A rosary prayer for the enlightenment of parental responsibility



..::..:: My Contemplation ::  Gold Cross   

This particular prayer section of the rosary, the fifth joyful mystery of “The finding of the child Jesus in the temple”, made me contemplate:

  • parental responsibilities, and
  • familial bonds and duties.

Would you believe that doing things right all the time with the most righteous of results can be extraordinarily selfish?  Remember, life is too short to be learning from all your own mistakes and thus, the most complete learning also comes from learning from the mistakes of others. The people closest to you are worth learning from… or should I say, should be worth learning from i.e. your family.

I now start to perceive that those who need scores of 100/100 (which we all need from time to time, if not only for our self-esteem!) are those who are just starting off (or re-starting), it is actually a bit of a luxury to be able to make mistakes and to learn from them or to enhance the learning of those you love and care about by high-lighting the more commonly-occurring, errors and pitfalls in life. 

The caution here would be learning too many mistakes and what-not-to-do because it can create confusion between what is right and wrong; what is enjoyable and what is not; what there is more of and what is rare; what is restricting and what is freedom – these all play havoc on thoughts and living life enjoyably, never mind correctly.

This may seem peculiar, but it takes a lot of effort, patience and above all else, intelligence to achieve mistakes for the right objectives and results.  That is not to say that we should not live our own mistakes and make our own mistakes, but it means that we must allow space for errors to occur and not stamp out every small flicker and flame of error.  Some errors, though, are dangerous. 

Wariness, scepticism, cynicism and caution are all qualities to be learnt especially for the curious of mind and body… which many youngsters are, if they are to learn and to grow up to be intelligent.  To be (somewhat) foolish is a way for the young to learn for themselves, to be courageous is something parents must learn to do when guiding the young.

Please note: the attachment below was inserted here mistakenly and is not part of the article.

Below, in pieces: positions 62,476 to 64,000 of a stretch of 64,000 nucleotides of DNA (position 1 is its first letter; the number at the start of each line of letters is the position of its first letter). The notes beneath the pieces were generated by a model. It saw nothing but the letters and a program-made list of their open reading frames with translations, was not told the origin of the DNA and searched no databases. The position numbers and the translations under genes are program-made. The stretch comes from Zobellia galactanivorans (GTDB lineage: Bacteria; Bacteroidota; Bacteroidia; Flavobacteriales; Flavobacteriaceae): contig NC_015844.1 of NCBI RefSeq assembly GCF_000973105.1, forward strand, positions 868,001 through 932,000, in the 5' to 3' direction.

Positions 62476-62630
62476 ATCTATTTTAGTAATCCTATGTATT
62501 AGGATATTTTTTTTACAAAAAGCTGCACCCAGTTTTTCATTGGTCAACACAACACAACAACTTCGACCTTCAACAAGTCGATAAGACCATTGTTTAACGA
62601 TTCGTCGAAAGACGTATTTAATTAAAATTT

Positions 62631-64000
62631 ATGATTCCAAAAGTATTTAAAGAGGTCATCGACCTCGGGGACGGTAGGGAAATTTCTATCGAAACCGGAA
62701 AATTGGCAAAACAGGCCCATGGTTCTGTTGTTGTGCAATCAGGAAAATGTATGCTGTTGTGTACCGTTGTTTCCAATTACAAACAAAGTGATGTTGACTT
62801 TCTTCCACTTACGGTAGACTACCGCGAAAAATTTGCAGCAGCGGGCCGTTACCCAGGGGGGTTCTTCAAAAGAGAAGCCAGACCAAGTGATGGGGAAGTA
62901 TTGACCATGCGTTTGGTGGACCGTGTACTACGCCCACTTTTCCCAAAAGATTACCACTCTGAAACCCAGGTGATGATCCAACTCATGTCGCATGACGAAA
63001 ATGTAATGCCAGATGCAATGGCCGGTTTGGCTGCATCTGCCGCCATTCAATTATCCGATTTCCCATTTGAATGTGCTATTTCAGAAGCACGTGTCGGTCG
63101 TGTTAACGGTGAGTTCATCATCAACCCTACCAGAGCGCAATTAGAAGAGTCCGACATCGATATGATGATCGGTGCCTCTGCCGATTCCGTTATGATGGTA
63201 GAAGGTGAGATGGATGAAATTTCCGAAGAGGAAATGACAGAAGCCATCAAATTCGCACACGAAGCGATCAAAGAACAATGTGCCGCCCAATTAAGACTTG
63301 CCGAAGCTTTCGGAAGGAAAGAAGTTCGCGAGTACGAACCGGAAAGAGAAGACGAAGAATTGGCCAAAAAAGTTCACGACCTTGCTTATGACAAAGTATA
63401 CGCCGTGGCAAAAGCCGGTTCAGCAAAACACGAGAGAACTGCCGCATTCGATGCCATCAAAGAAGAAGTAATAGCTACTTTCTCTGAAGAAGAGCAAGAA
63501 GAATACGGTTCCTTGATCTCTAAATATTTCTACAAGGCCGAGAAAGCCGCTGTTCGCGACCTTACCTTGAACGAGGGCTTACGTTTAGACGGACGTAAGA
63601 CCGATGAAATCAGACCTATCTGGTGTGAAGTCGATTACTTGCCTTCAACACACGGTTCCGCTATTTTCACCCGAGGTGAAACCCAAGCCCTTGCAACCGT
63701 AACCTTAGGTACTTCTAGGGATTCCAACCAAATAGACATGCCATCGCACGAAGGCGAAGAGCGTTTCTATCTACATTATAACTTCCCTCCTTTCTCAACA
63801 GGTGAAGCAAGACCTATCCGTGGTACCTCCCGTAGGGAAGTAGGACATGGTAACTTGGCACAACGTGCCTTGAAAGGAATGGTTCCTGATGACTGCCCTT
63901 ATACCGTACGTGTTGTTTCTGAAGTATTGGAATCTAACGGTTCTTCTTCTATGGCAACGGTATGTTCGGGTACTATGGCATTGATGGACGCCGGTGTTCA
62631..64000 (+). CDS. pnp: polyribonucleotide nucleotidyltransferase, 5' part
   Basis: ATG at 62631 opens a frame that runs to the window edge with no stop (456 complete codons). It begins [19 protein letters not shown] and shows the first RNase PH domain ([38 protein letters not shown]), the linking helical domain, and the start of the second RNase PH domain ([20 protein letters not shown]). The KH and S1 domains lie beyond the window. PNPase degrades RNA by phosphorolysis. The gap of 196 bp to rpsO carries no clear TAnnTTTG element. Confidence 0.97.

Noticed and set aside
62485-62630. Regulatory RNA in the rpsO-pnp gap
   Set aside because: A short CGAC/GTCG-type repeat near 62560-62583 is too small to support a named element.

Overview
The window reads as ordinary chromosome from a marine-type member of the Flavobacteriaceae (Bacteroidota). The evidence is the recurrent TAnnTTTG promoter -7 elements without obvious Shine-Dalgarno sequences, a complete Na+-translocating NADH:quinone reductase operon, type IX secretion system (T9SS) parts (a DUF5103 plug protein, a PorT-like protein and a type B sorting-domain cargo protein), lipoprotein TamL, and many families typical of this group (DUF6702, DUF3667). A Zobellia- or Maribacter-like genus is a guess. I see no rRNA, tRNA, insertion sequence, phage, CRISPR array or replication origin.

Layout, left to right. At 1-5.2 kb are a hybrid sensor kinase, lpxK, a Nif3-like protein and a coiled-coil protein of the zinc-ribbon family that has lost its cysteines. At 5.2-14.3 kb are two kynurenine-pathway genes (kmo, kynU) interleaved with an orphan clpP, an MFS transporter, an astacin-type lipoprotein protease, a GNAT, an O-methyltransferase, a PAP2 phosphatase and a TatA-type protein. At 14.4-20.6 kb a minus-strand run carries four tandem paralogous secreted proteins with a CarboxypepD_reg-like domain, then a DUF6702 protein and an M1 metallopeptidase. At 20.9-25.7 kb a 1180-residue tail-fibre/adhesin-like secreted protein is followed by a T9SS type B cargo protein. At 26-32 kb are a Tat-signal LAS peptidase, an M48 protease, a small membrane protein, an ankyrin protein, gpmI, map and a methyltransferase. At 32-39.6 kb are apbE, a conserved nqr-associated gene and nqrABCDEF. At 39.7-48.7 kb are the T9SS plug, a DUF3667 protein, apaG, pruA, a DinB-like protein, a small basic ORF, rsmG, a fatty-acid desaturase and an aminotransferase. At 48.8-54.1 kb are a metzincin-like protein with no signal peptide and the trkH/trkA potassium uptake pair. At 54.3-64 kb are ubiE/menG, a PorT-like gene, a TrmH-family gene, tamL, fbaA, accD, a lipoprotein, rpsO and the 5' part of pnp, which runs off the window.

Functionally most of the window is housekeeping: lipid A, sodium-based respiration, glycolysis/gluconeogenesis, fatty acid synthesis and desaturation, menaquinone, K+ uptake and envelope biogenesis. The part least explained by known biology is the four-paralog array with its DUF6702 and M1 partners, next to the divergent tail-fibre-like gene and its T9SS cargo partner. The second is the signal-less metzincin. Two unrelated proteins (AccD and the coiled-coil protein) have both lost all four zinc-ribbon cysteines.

Real life experiences worth learning from are actually quite scarce and rare, but they are available.  Some say, you get what you put into it.  That is, your experience is only what you make of it. 

Would we really need a massive disaster in order to learn?  No, we do not.  Hence the higher-ability of contemplation, but again, many things in moderation. A child has yet to understand contemplation and thus cannot make the most of this method – not to mention it can be quite boring.  Also, contemplation is an internalised and interior method, but what the world lacks is enough of the externalised and exterior stuff that we can truly experience as people with sensory organs for the tangible e.g. sight, hearing, taste, touch, smell.  All these senses put together create a super-rich experience from which to learn.  Yes, at first there is sensory overload!

First, contemplation is a method to obtain, then a skill to train and enhance and then eventually an ability, or skill, to use and exploit.  It really aids in learning from your experiences and also to save yourself from having to live life far too fully.  To be obliged to max out every time is really quite poor of mind.

Anyway, the correct perception of a missing child is bad news – so it is.  However, a child must learn the ups and downs, the goods and the bads of losing their way.  Being able to navigate is something still alarmingly difficult.

A child’s experiences do have to be watched over.

The Fifth  Joyful Mystery :
The finding of the child
Jesus in the temple 

Prayer :

Mary, Mother of our families, in the struggles of our daily lives we do not always understand one another.  Help us to respect the uniqueness of each person and to find God even in those things we cannot understand.  Give light to all parents who in your Name exercise responsibility for their children.  Amen.


Leave a Reply

Fill in your details below or click an icon to log in:

WordPress.com Logo

You are commenting using your WordPress.com account. Log Out /  Change )

Google+ photo

You are commenting using your Google+ account. Log Out /  Change )

Twitter picture

You are commenting using your Twitter account. Log Out /  Change )

Facebook photo

You are commenting using your Facebook account. Log Out /  Change )


Connecting to %s